The Conduct of a Simulation Game

The Conduct of a Simulation Game

Roberta Masci (University of Calabria, Italy)
DOI: 10.4018/978-1-60566-930-4.ch010
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Abstract

The chapter describes the phases of the simulation games presenting the role and functions of the game leader in each phase. The chapter also provides helpful advice on the different ways of conducting the simulation games and discusses the main difficulties that can arise in each phase and how to overcome them.
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The Phases Of A Simulation Game

Although there are many ways to organize and direct simulation games, their procedural architecture is made up of four fundamental and indispensable phases: opening, briefing, running and debriefing.

  • Phase 1. Opening. This initial phase is necessary for creating the relations, conditions and procedures of the game. During the opening phase, the desired aims are specified to the pupils, and the type of activity in which they will take part is carefully described, explained and questions answered.

In this way, attention is focused on the rationale of the game and on the aims and roles assumed in the interaction. This phase is intended to stimulate pupils’ motivation also, where possible, by encouraging them to describe previous experiences of participation in games or similar activities.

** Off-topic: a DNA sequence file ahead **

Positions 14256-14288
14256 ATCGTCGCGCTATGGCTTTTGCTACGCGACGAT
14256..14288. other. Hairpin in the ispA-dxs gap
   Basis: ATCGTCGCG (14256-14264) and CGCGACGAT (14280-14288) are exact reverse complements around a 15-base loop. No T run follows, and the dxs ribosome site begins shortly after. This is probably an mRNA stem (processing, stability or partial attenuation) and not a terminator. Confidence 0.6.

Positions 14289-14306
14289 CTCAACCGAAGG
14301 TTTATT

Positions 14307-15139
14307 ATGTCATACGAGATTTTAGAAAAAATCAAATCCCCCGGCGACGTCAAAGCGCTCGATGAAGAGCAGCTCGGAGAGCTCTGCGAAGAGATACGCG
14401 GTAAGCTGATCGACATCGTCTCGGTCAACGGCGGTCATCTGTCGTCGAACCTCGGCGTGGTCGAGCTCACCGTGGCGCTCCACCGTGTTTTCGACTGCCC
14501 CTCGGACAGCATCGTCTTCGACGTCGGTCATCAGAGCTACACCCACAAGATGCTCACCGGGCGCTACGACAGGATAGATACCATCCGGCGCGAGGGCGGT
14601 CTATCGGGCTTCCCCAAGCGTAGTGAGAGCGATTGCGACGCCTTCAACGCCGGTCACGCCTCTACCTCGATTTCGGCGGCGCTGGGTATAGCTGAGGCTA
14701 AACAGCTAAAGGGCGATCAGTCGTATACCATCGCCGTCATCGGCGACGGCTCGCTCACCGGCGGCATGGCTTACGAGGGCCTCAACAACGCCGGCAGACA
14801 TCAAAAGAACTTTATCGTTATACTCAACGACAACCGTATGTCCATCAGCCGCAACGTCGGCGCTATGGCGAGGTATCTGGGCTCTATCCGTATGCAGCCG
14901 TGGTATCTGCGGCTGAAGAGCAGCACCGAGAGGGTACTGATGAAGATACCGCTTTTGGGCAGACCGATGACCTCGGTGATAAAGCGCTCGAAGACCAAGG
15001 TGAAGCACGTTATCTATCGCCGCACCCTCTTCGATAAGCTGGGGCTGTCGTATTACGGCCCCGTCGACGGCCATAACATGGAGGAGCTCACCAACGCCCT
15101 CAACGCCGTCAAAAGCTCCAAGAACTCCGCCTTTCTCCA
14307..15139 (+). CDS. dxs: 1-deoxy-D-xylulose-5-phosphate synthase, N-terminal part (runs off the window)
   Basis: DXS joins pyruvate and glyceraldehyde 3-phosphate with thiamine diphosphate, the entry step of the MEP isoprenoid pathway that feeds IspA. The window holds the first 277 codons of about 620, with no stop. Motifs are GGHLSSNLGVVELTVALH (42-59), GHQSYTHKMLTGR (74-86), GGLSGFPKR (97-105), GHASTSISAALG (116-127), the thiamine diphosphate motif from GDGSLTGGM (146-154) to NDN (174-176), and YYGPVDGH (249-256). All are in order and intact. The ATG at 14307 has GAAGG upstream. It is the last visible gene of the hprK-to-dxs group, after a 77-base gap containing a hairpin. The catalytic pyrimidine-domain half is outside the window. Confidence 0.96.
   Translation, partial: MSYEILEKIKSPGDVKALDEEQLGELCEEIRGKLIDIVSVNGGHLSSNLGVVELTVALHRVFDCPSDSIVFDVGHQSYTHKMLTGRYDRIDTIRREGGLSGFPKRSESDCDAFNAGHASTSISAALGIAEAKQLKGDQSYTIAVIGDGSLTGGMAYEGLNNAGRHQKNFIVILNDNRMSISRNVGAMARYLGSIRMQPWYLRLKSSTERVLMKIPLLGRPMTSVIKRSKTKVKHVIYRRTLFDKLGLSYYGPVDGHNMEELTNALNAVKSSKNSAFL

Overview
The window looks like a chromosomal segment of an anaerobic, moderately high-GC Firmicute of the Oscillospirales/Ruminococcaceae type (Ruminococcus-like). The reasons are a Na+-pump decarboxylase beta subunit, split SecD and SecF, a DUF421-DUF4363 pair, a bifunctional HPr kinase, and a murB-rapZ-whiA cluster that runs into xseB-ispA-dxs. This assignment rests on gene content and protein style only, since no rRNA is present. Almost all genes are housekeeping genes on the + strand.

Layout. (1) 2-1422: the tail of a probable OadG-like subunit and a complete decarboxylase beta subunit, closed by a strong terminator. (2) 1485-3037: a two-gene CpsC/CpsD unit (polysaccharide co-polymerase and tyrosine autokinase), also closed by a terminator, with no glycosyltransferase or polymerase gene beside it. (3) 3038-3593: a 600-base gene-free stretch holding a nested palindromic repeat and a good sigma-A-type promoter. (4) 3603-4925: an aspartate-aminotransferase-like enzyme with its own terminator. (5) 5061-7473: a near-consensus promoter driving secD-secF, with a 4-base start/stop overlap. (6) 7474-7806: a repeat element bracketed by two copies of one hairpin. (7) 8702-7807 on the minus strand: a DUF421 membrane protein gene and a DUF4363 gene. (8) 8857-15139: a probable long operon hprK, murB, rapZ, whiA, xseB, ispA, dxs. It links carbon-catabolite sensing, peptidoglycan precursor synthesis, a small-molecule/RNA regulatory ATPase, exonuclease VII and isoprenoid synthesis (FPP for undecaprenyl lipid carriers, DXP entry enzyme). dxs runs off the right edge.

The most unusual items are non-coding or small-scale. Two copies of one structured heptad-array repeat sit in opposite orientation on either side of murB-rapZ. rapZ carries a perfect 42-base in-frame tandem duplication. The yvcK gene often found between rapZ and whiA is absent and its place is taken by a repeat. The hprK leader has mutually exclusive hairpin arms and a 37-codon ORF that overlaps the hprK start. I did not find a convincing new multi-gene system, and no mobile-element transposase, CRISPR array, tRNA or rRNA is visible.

These first pieces of information allow the participants to become familiar with the simulation game, and the leader to clarify the rules. In other words, this is a phase in which a real educational contract takes place between the leader and the participants, which should give rise to positive expectations of this undertaking. The clarification of the rules and representation of the roles should allow each of the participants to become fully involved in the action, the process, and relations within the group.

  • Phase 2. Briefing. In effect, this is the preparatory phase of the simulation game, during which the scenery, i.e. the simulated context, within which the pupils will operate, is clarified, inviting the pupils to work hard for the resolution of the problem situation at the core of the game.

In this phase the aims of the simulation are stated clearly and precisely, the context in which it takes place and its characteristics are described in detail, the groups are formed and the roles are allotted to each participant and instructions provided.

The informative phase can also include some test games to allow the pupils to understand fully the simulation procedure, giving them a slow-motion run-through or rehearsal of the activities that will take place in the course of the simulation. In this circumstance, the teacher will explain the unfolding of events, phase after phase, and will try and answer all the questions that may arise on the rules, times and so on. The trial run is not always necessary but, if it does not take place, the teachers need to be ready to deal with any confusion that may arise later on in the first session.

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